9. Akki14

    Akki14 Member

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    "4x5 Bausch & Lomb-Zeiss Tessar Series 1c. Pat. Feb 25, 1903" is what my lens says. What that means is it's approximately 130mm :smile: At least by my estimate at measuring.
    [​IMG]

    [​IMG]

    a "willysmb" on graflex.org said
    "The B&L Tessar Ic was one lens poposed in the original configuration. but in Barrel (I have a Press 5x7 with the same configuration 5x8 lens + ACME)
    Since the ACME adaptation come later "

    So maybe that'll help a bit. I guess they weren't too keen on confusing people with focal lengths in press cams back then, since they were suppose to be more or less point & shoot with a little distance range on the baseboard.
     
  10. Fotoguy20d

    Fotoguy20d Subscriber

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    I looked at the serial number and it was 28xxx (i forget exactly what but in the upper half of the 28000s). From the serial number list, I found: "28207 - pre introduction speed – 1911" What does "pre-introduction" mean? In any event, I'd say mine dates 1911-1912.
     
  11. tkevans

    tkevans Member

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    I recently got a top handle postcard-format Speed Graphic. Paine's Graflex book lists three lenses that the camera was available with: a Zeiss Kodak Anastigmat #4, a Bausch & Lomb Anastigmat and a Cooke Series II. I am reciting from memory so I could be mixing these up a bit, but the B&L listed was the 15a, which had a 7 1/2 inch focal length. The Speed Graphic was introduced in 1912, but some appear to have been made before they were produced for general sale, which is what "pre introduction" must mean. I am figuring that my 29xxx serial number dates from 1914-15. Regards, Thomas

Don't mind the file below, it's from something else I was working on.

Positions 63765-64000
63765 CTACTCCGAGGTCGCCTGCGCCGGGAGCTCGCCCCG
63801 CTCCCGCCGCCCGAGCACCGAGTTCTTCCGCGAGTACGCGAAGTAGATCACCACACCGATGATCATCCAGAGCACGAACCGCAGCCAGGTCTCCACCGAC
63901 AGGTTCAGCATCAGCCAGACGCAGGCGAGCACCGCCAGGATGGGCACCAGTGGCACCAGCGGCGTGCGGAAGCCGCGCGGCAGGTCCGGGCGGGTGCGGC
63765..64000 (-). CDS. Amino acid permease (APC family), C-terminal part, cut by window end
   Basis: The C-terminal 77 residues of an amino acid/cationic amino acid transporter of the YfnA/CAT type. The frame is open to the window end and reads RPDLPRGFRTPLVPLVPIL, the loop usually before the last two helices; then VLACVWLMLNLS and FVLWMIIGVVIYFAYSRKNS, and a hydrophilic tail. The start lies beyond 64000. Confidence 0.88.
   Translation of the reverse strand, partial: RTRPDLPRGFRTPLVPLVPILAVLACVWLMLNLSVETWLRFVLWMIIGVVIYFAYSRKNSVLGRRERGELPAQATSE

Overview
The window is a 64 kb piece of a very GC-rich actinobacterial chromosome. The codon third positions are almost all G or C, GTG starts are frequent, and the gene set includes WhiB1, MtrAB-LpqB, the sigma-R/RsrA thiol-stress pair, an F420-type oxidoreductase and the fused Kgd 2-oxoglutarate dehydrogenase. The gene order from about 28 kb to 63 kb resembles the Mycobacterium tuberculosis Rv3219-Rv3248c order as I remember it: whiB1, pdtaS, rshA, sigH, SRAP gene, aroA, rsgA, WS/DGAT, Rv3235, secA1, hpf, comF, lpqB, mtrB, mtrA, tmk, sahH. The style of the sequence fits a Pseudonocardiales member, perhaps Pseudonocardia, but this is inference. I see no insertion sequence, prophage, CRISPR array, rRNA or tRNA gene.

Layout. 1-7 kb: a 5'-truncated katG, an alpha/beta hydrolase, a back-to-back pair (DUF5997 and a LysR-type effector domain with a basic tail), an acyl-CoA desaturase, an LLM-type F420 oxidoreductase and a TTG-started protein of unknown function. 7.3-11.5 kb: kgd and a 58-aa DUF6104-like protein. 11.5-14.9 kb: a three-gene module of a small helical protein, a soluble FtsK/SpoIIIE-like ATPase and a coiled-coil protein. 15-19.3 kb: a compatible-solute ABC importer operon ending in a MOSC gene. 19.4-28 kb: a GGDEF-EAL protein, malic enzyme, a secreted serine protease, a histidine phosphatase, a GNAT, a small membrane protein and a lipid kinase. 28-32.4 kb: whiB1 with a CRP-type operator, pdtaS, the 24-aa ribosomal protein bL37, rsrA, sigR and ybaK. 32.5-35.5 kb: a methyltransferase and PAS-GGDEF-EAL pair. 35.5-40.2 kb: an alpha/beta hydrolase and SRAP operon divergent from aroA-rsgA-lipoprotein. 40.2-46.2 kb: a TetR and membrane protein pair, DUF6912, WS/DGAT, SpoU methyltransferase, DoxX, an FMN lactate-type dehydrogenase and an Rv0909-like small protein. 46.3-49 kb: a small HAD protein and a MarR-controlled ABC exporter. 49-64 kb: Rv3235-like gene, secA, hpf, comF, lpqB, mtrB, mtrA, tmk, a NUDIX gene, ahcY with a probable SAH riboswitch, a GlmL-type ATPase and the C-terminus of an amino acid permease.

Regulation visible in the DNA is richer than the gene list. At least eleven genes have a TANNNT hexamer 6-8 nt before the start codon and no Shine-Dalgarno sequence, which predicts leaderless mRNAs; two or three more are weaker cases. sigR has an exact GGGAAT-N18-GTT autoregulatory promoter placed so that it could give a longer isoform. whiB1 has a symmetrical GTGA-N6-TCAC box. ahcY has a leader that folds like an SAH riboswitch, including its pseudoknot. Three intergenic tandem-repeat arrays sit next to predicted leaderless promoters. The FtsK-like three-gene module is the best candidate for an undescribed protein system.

12. eworkman

    eworkman Member

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    Hmmmm- Not a 3A graflex or Compact Graflex but postcard Speed? COOL
    Is it a spring back?
    The Compact took film/plate holders or a roll film back that used 5 1/2 in wide [or so] rolled vertically.
    My 3A graflex has a B&L VIIa double 11 3/8 +/- [ 122 roll film ]
     
  13. tkevans

    tkevans Member

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    Fotoguy20 - a correction: Richard Paine, on page 39 of "A Review of Graflex", lists the lenses for all of the sizes of the earliest Speed Graphics. For the postcard size, the B&L was the f:4.5 Zeiss Tessar Series Ic #15a, which has a 7 1/2 inch focal length. The Cooke Ser II, f4.5, was #21 1/2. The Zeiss Kodak Anastigmat was f6.3.

    eworkman - yes, a 3 1/4 x 5 1/2 format Speed Graphic. It would take a dual cut film holder that is about 4 7/16 x 7 1/2 inches, outside dimentions, but I have never seen one of these. ( A regular 4x5 CFH is 4 3/4 x 7 1/4 or so).
     
  14. eworkman

    eworkman Member

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    I guess all you can do is see if any holders come up on ebay or Pacific Rim Camera, or see if a graflex back will fit, then a rollholder, then film....... I purchased a ground glass back and holders for the Kodak 3A, cuz I had, by mistake, got 200 ft of 3 5/8 x too thick- and compounded that mistake by seeing that 122 film isn't the same width as postcard cut film, so that won't work and the Kodak plate/film holders are very much thinner than graphic/graflex anyway. I wish you the best of luck
    regards
    Ed